On the John
Originally completed on August 28, 2006
Sometimes—sometimes—a person comes to a point in life when they have to ask: “Have I just put myself into a position in which I will be forced to hurl my Gatorade to the ground in order to avoid smashing myself and my bike straight into a rising garage door?” Most of the time, the answer is a resounding “no.” You have, in fact, given yourself plenty of time and space to zoom safely underneath the door. Occasionally, however, the answer will be “yes,” and it is at this point when, Gatorade hurl or not, you will need to rethink a few things.
On the last stretch of my afternoon bike ride on Sunday, I decided to stop by Dominick’s on Green Bay Road to purchase a banana and a Gatorade. I chose a Blue Frost Gatorade and a large banana. I have only recently taken to Gatorade, as I am trying to trim caffeine from my diet. Blue Frost is my favorite. However, they did not have Blue Frost in the long, narrow squeeze bottle, the one that is best suited for bike riding. And so I chose the thicker, stouter eight ounce bottle. Outside, I ate about half or possibly three-fourths of the banana, discarding the rest in the trash. I took a few swigs of Gatorade, and then got on my way, holding the Gatorade in my right hand as I rode.
My parents live in a condo in Wilmette, with parking in a basement garage. There is a ramp off of the street that cuts down into the garage’s public parking portion. Drive straight from the ramp past the first three rows of spaces, and then turn left, and straight ahead is the garage door that divides the public parking from the private parking. It’s kind of like the tunnel that leads to the Bat Cave, and it is here where the building’s tenants park. As I approached the ramp from the street, I reached into an open part of my backpack and pulled out the clicky-box garage door opener, and held it in my left hand.
(It should be noted here that I am quite adept at riding bikes no-handed. The key is to never panic—that’s where most people lose it. When you feel as if you’re swaying too far to one side, the inexperienced rider will immediately shoot his hands onto the handlebars and lean heavily to the opposite side. This sudden overcompensation generally causes the rider to topple, leaving him confused and agitated. The proper method involves simply remaining calm and leaning back the other way with your body. That way you maintain control of both the bike and yourself. Any experienced no-hands rider knows this.)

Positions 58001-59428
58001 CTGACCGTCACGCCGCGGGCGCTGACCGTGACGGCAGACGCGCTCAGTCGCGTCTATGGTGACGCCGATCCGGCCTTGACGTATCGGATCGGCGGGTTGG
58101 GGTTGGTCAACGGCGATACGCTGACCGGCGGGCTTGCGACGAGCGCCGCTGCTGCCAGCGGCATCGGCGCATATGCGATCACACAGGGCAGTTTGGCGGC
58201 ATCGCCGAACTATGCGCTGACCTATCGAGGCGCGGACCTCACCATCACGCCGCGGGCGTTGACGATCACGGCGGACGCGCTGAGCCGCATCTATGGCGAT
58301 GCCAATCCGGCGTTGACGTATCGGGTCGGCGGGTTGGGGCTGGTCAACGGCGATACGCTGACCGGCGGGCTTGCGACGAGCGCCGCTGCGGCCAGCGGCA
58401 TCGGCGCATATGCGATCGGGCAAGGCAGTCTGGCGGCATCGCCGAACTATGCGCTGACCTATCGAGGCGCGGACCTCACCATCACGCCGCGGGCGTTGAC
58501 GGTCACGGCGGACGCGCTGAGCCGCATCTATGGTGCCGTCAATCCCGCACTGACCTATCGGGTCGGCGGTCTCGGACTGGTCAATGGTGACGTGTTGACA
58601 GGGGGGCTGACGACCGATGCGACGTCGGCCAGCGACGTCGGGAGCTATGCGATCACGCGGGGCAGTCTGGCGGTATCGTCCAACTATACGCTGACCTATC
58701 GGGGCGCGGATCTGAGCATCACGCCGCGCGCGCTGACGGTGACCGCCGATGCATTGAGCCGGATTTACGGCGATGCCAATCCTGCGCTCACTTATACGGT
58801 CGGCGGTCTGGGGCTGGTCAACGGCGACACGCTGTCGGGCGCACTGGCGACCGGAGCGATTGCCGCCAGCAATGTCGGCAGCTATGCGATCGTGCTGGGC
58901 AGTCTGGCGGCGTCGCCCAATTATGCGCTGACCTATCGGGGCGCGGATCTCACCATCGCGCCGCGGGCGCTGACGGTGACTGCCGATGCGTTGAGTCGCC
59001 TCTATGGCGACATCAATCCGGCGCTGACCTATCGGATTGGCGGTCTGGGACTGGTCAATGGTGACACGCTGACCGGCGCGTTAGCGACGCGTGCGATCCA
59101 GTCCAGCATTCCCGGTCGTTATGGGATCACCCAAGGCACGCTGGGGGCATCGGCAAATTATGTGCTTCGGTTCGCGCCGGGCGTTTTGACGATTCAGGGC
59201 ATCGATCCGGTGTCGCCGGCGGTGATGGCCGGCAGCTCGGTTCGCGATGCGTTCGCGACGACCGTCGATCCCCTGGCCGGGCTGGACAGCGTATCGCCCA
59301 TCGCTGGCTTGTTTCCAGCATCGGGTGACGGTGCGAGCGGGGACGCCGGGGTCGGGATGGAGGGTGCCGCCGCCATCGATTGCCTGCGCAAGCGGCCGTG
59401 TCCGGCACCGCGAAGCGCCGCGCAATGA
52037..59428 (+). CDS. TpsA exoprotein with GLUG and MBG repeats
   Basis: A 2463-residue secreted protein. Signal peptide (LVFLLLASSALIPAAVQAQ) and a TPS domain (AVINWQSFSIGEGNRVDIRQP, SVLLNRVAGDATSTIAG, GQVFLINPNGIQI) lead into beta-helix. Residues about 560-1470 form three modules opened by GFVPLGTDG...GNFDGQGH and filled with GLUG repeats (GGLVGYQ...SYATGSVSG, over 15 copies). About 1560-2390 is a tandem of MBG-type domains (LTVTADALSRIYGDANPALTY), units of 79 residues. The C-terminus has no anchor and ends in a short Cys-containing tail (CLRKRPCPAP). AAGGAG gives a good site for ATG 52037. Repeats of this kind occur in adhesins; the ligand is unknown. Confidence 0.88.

As I sped down the ramp, artfully swerving between the stone columns in the garage, I was struck with a brilliant vision of a Batman-esque entrance in which I would hit the button while on the approach, thus allowing myself to heroically swoop underneath the rising door. I hit the button, but the door did not begin its ascent. I hit it again, and again after that, and finally the door began to rise. I was about twenty feet away, and charging, and the door was only a foot off the ground, and it was at this point at which I asked myself the very important question stated in the opening paragraph. At first I assumed that the answer was “no,” if for no other reason than that a “yes” meant I was a supreme jackass, which I am not. Therefore, I had no other choice but to assume that I had indeed given myself plenty of time and space to, as it were, zoom safely underneath the door. After all, how could I—a college graduate, professional writer, and a person who is trusted with children—have made such a gross error in judgment? Had I really been so brazenly careless? It seemed unlikely.
And yet, the bold facts of the situation told me otherwise. One cannot argue with the sight of a garage door but two feet off the ground as you race towards it on your bicycle. Indeed, it was not rising nearly as fast as I would have hoped, and it was at this point, with about ten feet to spare, that I began to rethink things a bit. Perhaps I had, in retrospect, been blindly optimistic that the garage door would open in time. Or perhaps it was foolish of me to have attempted such a stunt in the first place. Or perhaps my problems arose when I decided to ride home with an eight ounce Blue Frost Gatorade in my hand, which was what I was thinking when I realized that even if I were to fling the Gatorade to the floor and grab my brakes, I would still probably knock into the door, however slightly. But—and this I cannot explain—I for some reason did not want to throw my Gatorade, trying instead to grip my fingers on the brake and around the thick plastic bottle. It was no use. Perhaps if Dominick’s had been selling Blue Frost in the long, narrow squeeze bottles…
It was about at this point when I screamed out “Oh shit!” The door was now three feet off the ground, providing just enough room for my front wheel to cruise safely underneath, thus giving it a—yes—heroic, Batman-esque entrance that, sadly, did not extend to the rest of my body. The front half of the bike cleared the door, leaving my cheek and forehead as the lead objects in this ill-fated man-missile, my face smashing flush into the rising door as I turned my head in an effort to protect my nose. When I wiped the dirt off of my shirt and stood up, I examined the damage. The chain was off my bike, and the frame was partially bent. One of the reflectors had broken off. I had tire tracks on my arm. The garage door remote was smashed. The Gatorade, though, was fine.
Sometimes a fella gets lucky with those sorts of things. Sometimes.
Copyright 2006, jm silverstein